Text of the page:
Verizon Study Links External Hacks to Internal Mistakes

Most breaches come from outside the company, but they are often triggered by unfound errors on the inside

June 12, 2008

3 Min Read
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11:05 AM

By Tim Wilson
Site Editor, Dark Reading

Does your company's greatest security risk come from inside or outside the organization? After years of debate, experts may have finally found an answer: It's a deadly combination of both.

A study published yesterday by Verizon Business offers a new look at one of security's oldest problems and arrives at a new conclusion: While most breaches are executed by external attackers, the attacks are usually facilitated by security failures that were overlooked by internal staff, often for a long period of time.

In the study, which was generated by analyzing data from more than 500 forensic investigations conducted between 2004 and 2007, Verizon reports that 73 percent of data breaches resulted from external sources. This includes breaches caused by business partners, a source of vulnerability that increased fivefold during the study. Only 18 percent of breaches were caused by insiders.But that doesn't mean internal parties don't contribute to the problem, Verizon asserts. In fact, the study also reveals that 62 percent of data breaches can be attributed to a significant error in internal behavior. Sixty-six percent of the breaches involved data that the victim organization did not know was on the system, and 75 percent of breaches are discovered by a third party, rather than someone inside the organization.

These seemingly contradictory bits of evidence -- that most breaches are perpetrated by outsiders but facilitated by errors inside -- indicate that most security breaches are crimes of opportunity, in which a door is left open and attackers simply walk in, Verizon suggests.

In fact, the study states specifically that 83 percent of attacks resulting in breaches are "not highly difficult" for the attacker. Eighty-five percent are the result of "opportunistic attacks," rather than targeted schemes, and 87 percent of the breaches probably could have been avoided through the proper enforcement of security controls, Verizon says.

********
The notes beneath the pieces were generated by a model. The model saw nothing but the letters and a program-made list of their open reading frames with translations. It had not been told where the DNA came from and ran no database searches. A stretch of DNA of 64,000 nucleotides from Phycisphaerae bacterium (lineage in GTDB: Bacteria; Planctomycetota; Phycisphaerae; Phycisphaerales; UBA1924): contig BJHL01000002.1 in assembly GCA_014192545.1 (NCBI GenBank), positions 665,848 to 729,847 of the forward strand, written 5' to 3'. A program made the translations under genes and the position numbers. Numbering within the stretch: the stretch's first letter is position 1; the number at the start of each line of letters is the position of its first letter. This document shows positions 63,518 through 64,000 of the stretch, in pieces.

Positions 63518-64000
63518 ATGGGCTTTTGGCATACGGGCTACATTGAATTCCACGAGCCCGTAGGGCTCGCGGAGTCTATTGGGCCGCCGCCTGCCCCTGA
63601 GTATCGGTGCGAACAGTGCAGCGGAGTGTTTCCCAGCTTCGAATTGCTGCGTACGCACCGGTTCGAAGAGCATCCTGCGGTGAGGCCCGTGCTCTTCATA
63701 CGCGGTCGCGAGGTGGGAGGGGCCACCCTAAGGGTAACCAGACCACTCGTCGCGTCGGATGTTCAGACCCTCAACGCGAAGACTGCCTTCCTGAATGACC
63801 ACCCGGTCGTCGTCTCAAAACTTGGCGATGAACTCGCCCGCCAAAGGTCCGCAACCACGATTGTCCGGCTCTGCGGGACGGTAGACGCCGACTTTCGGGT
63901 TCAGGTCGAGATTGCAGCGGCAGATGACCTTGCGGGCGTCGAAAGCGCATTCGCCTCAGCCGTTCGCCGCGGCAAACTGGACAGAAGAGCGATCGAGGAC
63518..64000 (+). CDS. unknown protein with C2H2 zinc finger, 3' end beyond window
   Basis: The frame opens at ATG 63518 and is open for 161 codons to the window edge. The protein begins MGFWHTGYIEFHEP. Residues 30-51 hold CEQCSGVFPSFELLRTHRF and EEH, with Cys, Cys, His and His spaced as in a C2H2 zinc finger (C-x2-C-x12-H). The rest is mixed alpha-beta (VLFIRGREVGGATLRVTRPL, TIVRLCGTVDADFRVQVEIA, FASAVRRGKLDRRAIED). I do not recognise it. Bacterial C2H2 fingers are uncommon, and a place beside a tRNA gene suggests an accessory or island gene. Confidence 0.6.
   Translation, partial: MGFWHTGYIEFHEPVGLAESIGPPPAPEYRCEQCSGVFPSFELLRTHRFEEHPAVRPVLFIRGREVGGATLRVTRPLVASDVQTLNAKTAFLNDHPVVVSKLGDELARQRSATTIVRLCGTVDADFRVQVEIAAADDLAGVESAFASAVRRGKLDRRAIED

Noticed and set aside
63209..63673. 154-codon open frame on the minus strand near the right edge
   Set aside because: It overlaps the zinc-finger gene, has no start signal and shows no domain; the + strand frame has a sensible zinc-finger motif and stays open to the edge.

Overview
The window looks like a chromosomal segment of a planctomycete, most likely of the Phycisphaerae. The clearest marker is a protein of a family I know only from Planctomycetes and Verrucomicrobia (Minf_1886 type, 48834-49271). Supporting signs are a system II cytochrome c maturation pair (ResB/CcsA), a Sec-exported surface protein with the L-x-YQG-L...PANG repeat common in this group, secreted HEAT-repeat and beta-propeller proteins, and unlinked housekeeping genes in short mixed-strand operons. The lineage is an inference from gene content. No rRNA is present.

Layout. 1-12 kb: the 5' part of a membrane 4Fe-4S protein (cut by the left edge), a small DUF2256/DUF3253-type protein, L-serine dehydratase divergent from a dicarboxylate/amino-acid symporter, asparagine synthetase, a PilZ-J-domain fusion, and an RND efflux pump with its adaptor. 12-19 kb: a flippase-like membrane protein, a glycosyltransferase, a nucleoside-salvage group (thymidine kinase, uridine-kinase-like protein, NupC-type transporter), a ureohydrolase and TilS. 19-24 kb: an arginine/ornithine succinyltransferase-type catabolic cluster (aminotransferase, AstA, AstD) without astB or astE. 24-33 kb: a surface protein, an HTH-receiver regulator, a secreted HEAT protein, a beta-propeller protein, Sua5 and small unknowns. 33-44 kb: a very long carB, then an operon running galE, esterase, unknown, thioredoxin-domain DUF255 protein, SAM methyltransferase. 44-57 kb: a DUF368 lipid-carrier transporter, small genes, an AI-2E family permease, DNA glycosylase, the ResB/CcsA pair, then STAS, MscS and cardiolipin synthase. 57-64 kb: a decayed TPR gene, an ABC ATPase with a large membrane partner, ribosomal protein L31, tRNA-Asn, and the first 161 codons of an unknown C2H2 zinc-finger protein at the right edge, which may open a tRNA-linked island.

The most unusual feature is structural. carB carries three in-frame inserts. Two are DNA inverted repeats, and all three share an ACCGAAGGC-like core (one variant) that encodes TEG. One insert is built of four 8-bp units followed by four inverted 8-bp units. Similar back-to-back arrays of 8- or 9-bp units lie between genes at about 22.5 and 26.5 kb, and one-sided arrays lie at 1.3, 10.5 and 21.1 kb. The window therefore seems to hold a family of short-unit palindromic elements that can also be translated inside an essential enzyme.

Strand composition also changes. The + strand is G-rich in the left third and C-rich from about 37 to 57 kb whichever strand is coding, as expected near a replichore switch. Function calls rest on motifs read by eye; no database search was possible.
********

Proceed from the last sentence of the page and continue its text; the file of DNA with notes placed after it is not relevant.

"This report clearly shows its not about clever or complex security protection measures," says Peter Tippett, vice president of research and intelligence for Verizon Business Security Solutions. "It really boils down to doing the basics, from planning to implementation to monitoring of the data."

The most common "errors" identified in the study are errors of omission, which account for 79 percent of the mistakes identified. "This often entailed standard security procedures or configurations which were believed to have been implemented, but in actuality were not," the study says.A lack of knowledge about corporate data, and where it is stored, is another common element in data breaches, according to the study. In fact. 90 percent of the breaches could be attributed to one of four causes: a system that was operating without the organization's knowledge; a set of data that was stored on a particular system without the organization's knowledge; a system that had unknown access or network connections; or a system that had unknown accounts or user privileges.

"We refer to these recurring situations as 'unknown unknowns,' and they appear to be the Achilles heel in the data protection efforts of every organization -- regardless of industry, size, location, or overall security posture." The scenario in which sensitive data is stored on an unknown or unauthorized system is by far the most common, according to the report.To mitigate these internal problems -- which often lead to external attacks -- Verizon recommends some common-sense strategies, including frequent checks to ensure that policies are carried out, securing business partner connections, and creating a data retention plan.

"Investigators concluded that nearly all breaches would likely have been prevented if basic security controls had been in place at the time of attack," the report states.Have a comment on this story? Please click "Discuss" below. If you'd like to contact Dark Reading's editors directly, send us a message.

  • Verizon Business

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